Hoel and his collaborators claim to show that new causes—things that produce effects—can emerge at macroscopic scales. They say coarse-grained macroscopic states of a physical system (such as the psychological state of a brain) can have more causal power over the system’s future than a more detailed, fine-grained description of the system possibly could. Macroscopic states, such as desires or beliefs, “are not just shorthand for the real causes,” explained Simon DeDeo, an information theorist and cognitive scientist at Carnegie Mellon University and the Santa Fe Institute who is not involved in the work, “but it’s actually a description of the real causes, and a more fine-grained description would actually miss those causes.”
Let me be clear: I’m totally on board with the “get out into nature more” bandwagon, and I’m thrilled to see increasing research showing how much being out in nature contributes to well-being and health.
“We don’t recognize how happy nature makes us.”
I think we need some clarity around terms. If by “nature” we simply mean “green living things,” then sure, it makes us feel good. But if we mean “nature” as in the wilderness and the brutal forces therein, then happiness may be a quixotic cause.
Living in tune with nature means having humility and respect, which comes from an appreciation for the often volatile and seemingly senseless danger and risks that are inherent in living in nature. In other words, it’s not just about something we can “get” from nature, in a transactional way, but also about recognizing and assuming our proper place within the cosmos.
That’s a point, alas, I don’t expect many people will buy into, so I understand why we focus on the transactional benefits of nature.
So while we’re on the subject, let’s talk about our children. We want them to be healthy and happy, right?
As Williams points out so well in the interview, our kids are the ones suffering the most from our lack of attunement to nature (however one defines it):
“I think our institutions need to take [incorporating nature into urban infrastructure] on, especially schools. Where I live, only 10 percent of kids get the recommended recess time. Which is appalling, because we know that kids need this time to run around and have exploratory free play in order to just pay attention later in the day.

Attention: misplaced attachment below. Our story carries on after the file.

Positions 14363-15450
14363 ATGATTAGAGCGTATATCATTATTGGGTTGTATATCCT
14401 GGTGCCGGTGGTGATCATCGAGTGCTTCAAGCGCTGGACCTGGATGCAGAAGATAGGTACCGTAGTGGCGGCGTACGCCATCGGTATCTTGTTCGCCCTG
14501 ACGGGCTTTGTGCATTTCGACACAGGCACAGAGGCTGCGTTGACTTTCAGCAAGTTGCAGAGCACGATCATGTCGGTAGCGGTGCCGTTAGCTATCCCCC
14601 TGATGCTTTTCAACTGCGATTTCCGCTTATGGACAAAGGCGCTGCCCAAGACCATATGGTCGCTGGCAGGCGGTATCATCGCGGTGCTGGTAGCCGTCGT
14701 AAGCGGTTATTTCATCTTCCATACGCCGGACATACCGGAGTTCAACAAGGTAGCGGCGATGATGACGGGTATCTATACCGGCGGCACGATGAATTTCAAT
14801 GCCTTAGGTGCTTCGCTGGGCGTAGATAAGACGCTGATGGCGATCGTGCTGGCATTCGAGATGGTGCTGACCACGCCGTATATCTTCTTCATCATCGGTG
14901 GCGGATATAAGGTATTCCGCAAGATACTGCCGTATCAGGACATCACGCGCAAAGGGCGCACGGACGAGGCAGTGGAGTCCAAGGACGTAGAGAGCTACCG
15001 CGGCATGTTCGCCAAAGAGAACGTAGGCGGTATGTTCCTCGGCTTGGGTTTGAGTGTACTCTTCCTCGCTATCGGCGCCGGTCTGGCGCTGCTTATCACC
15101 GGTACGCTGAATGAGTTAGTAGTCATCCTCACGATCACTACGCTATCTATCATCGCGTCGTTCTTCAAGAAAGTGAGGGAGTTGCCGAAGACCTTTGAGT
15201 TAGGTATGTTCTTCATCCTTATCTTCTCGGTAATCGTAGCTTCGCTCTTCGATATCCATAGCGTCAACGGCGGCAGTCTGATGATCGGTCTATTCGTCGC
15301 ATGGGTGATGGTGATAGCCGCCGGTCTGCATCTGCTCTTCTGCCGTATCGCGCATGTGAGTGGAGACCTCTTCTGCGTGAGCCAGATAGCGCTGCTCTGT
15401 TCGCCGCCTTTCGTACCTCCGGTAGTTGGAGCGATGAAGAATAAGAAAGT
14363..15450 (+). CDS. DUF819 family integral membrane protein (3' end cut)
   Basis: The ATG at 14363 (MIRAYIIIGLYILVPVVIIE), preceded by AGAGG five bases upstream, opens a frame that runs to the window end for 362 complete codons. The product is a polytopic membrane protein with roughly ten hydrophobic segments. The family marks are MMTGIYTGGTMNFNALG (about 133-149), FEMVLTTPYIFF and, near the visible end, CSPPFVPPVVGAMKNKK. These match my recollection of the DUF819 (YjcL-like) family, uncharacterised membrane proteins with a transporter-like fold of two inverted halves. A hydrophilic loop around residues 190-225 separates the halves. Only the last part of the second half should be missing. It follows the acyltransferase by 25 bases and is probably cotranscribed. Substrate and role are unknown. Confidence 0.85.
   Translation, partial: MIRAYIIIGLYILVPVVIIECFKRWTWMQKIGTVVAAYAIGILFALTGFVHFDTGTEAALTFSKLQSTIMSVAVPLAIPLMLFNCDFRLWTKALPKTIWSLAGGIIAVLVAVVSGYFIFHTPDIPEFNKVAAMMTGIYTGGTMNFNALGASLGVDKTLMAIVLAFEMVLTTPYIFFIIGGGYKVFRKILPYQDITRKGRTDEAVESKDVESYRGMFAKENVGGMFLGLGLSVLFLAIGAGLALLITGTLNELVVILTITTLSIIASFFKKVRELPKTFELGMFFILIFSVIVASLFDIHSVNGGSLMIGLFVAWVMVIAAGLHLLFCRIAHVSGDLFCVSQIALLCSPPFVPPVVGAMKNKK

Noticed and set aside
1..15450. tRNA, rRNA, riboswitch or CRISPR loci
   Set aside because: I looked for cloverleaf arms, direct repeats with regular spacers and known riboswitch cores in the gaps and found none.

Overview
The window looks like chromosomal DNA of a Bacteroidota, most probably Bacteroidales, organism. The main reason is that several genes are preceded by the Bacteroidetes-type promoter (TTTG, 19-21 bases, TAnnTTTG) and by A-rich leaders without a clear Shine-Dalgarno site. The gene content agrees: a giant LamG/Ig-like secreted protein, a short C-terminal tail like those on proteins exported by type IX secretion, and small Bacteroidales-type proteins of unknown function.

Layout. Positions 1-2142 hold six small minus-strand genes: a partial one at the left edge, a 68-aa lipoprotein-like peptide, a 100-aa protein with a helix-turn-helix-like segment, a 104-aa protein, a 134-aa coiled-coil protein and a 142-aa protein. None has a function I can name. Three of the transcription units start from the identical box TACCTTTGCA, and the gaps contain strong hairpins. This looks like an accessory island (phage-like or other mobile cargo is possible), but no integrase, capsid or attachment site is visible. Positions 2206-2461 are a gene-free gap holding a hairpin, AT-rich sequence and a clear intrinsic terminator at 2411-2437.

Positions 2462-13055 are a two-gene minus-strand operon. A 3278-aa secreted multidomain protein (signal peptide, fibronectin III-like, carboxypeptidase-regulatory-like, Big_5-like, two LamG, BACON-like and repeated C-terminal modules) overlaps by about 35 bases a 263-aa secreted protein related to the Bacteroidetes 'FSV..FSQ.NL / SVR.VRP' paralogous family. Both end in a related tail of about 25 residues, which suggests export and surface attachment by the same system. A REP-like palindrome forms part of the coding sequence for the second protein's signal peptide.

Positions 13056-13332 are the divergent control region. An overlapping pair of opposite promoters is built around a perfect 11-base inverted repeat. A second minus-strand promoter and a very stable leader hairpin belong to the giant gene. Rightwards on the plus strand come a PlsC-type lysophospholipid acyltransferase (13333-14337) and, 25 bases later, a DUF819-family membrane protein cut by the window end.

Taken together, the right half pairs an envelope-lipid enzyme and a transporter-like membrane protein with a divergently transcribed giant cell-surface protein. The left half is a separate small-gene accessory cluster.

. . . If you have kids, the most important thing you can do is get your kids outside enough to develop their love for nature. You will be giving them a gift they will have their entire lives.”
And while we’re at it, let’s help them gain a requisite humility and respect for the forces beyond our ken.
There was an interesting recent the74 piece on a Philadelphia charter organization, Mastery, which takes low performing schools and works to “turn them around.”
Embedded within this article is the implication that a shift to a focus on the teaching of conceptual math, rather than “rote” procedural teaching, led to a swift downturn in math scores.
“So this year, the network began reintroducing teaching techniques that had been a staple at Mastery schools for years, while seeking a middle ground between no excuses and restorative practices. It’s a ‘journey of trying to find out what’s the right mix,’ Gordon said.
Specifically, the network is reintroducing procedural math instruction, which focuses on rote instruction like memorization and repetition.”
It seems worth digging into this supposition a bit more.
Is Mastery’s downturn in math scores due to the failure of conceptual math in general as a pedagogical approach? Or is it a failure of the network to attract and train teachers who can teach this type of math more effectively?
Or is it a failure in the assessments that were used as a reference? Or was it that conceptual math takes longer to “stick” and pay dividends? Or was it a failure of the curriculum they used to move in a more conceptual direction? . . .
Innovation is truly generated from infrastructure, standards, and contexts that are incrementally shaped by bureaucracies. Sorry, Steve Jobs idolizers.
What are the consequences of children interacting daily with AI voice assistants like Alexa or Google Home?
“There can be a lot of unintended consequences to interactions with these devices that mimic conversation,” said Kate Darling, an MIT professor who studies how humans interact with robots. “We don’t know what all of them are yet.”
I think the fears about transference of how kids talk to robots to humans is overblown here — after all, we all talk to our pets as kids but that doesn’t seem to taint our interactions with other humans. But definitely worth considering how these devices could potentially provide linguistic training and refinement of questioning as an educative tool.
Direct instruction in a “circle time” game could help promote self-control in children.